Last weekend Audi sent a car to a small village in Worcestershire to drive up a hill. This wouldn’t normally be news. However, when the car in question is a Type C pre-war Auto Union and it’s being driven by the son of the man who made it famous, and on the exact same, unchanged hillclimb course as it had been 80 years before, you start to realise just how many stars had to align to make this happen.
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Audi's incredibly rare, gorgeous Type C racer is back!*
Sort of. Pre-war Auto Union racer returns to Shelsley Walsh. TG witnesses the V16 fury
Shelsley Walsh is the world’s oldest motor racing venue still to be held on its original track. 111 years and not a single corner has been changed. To be fair it would be a tricky process since the road leads up the contours of a steep-sided wooded valley.
It’s almost exactly a kilometer long and in that distance it climbs 100 metres – so an average gradient of 10 per cent. It looks deceptively simple, a handful of left kinks followed by a tighter left, then a right and then the finish. But in quick cars those kinks pile on top of each other, connected by bumpy, oddly cambered straights. In places the banks are tall which means in the lower-slung stuff you’re basically driving up a ditch. It’s a massive challenge.
A brief bit of history. Hans Stuck senior was a European Hillclimb champion who came to Shelsley a few times, setting the outright hill record in 1930 in an Austro-Daimler. When he came here in June 1936 with the Auto Union he was widely expected to lower the record yet further – after all, bringing the 520bhp Type C to Shelsley in 1936 must have been like turning up at your local village fete in a flying saucer – the locals would never have seen anything like it.
On the day rain didn’t exactly stop play, but did make it more alarming. Motor Sport magazine reported that Stuck had “the most ferocious series of tail wags we have ever witnessed, his elbows in turn rising high above the car’s side as he corrected the skids, and finished the run with a skid across the line which must have made the timing officials jump for their lives”.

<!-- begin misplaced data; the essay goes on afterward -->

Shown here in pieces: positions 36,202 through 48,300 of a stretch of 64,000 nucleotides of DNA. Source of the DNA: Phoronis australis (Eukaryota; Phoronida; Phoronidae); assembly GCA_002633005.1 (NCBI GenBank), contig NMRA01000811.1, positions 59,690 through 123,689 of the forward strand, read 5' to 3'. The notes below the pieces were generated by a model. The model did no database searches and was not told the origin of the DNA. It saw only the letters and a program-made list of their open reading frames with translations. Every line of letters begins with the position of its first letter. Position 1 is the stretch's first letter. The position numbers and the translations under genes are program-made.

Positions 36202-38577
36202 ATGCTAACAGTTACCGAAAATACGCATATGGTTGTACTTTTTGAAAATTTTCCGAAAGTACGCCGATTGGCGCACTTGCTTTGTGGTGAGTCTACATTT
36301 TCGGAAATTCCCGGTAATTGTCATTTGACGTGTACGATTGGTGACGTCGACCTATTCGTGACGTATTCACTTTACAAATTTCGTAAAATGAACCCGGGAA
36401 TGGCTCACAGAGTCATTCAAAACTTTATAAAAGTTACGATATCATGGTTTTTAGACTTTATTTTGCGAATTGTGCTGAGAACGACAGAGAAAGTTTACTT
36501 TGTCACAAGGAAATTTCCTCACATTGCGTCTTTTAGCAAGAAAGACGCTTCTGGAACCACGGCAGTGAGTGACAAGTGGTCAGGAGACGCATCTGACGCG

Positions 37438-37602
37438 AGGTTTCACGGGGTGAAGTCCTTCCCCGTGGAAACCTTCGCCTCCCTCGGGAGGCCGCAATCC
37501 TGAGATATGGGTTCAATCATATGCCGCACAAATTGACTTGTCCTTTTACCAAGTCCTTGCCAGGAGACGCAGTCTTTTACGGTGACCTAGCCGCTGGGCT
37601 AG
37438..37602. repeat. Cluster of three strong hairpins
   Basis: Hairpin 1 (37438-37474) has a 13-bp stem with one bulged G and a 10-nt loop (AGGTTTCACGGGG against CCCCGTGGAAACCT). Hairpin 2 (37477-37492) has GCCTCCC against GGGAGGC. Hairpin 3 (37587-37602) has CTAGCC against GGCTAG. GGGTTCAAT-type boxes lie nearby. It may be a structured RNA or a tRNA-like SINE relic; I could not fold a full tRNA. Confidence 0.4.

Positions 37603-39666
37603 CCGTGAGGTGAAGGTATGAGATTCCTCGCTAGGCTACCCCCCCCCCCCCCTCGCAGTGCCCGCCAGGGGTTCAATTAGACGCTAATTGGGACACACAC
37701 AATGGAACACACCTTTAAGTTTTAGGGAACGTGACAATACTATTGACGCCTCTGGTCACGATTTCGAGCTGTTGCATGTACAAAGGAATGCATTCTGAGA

On the day it recorded a best of 45.2 seconds.
Behind the (seatbelt-less) driver sits a supercharged 6.0-litre V16 that as well as developing 520bhp, has 626lb ft of torque at 2500rpm.
The engine isn’t original. I don’t know how familiar you are with the story of the Auto Union racing cars, but during or soon after WW2 they were spirited off to Russia, and gradually resurfaced through rumours and hints some 40 years later. None were in one piece.
This car, the most original of them all, was reclaimed from a car museum in Latvia. The restoration work was done in Britain by a firm called Crosthwaite and Gardiner, who had to rebuild the engine from scratch. The cost doesn’t bear thinking about.
Hans-Joachim Stuck, son of Hans Stuck, is no slouch. He was the 1990 DTM champion and won Le Mans in 1986 and 1987, partnering Derek Bell in a Porsche 962.
When he was invited to come to Shelsley to drive the Type C, he went up to his attic and came down with his father’s goggles and leather skull cap. How cool is that?
The run up the hill
It’s warm and sunny at Shelsley Walsh. Bees are buzzing about and the genteel atmosphere of an English picnic pervades. A V16 running stub exhausts does rather knock a hole in the calm…
The noise is bananas, amplified by the steep walls of the Teme valley. It really could be 1936 is all I can think as it comes into view, cannoning up the narrow track, bellowing and roaring along. It’s enough to bring a tear to the eye. Later, Hans-Joachim will freely admit that he found the occasion rather emotional.
During practice in 1936 Stuck senior was recording times of around 40 seconds – during the weekend, with a rolling start to prevent too much gearbox wear, his son isn’t far off.
80 years of the Auto Union isn’t the only thing Audi is celebrating. Back in 1986, at the end of the Group B era, the firm sent the S1 Quattro to Shelsley with Hannu Mikkola at the wheel. It shot to the top in 29.51 seconds, setting a closed car record.
Today it’s being demonstrated by two-time British rally champion David Llewellin. Who’s driving it like he’s trying to give Mikkola a run for his money. The amount of roll and movement as it whistles and bursts its way up is alarming.
But on the day, neither it nor the Auto Union were the fastest things up the hill. That honour went to Nic Mann’s self-designed, self-built Mannic-Beattie (pictured). If you want to see what a British man is capable of constructing in his shed, dig out clips of this.
At its core lies a turbocharged 1.7-litre Ford four cylinder, but air supply for that comes from a helicopter gas turbine auxiliary power unit. A small jet engine. It’s 4wd, has a four speed gearbox and features a blown diffuser. The engineering is remarkable, the sound is pure jet turbine and the speed off the line is unholy. Apparently it’s capable of pulling 2g acceleration as somewhere in the region of 600bhp shoves along 700kg.
Fastest run? 25.47secs. For a kilometer, up a steep hill, around tricky corners, from a standing start. Awesome stuff.
But the weekend at Shelsley Walsh belonged to Audi. The sight, sound and smell of the Auto Union bought tears to the eyes of old boys in flat caps. It was utterly majestic.
Oh, and if the only hillclimb you’ve been to has been the Goodwood Festival of Speed, please go and watch a proper one. I can’t guarantee Hans-Joachim Stuck will turn up, but I can guarantee you’ll have a great time. It’ll be friendly, intimate, uncrowded and a good excuse for a picnic on someone else’s lawn. And we Brits love a bit of that.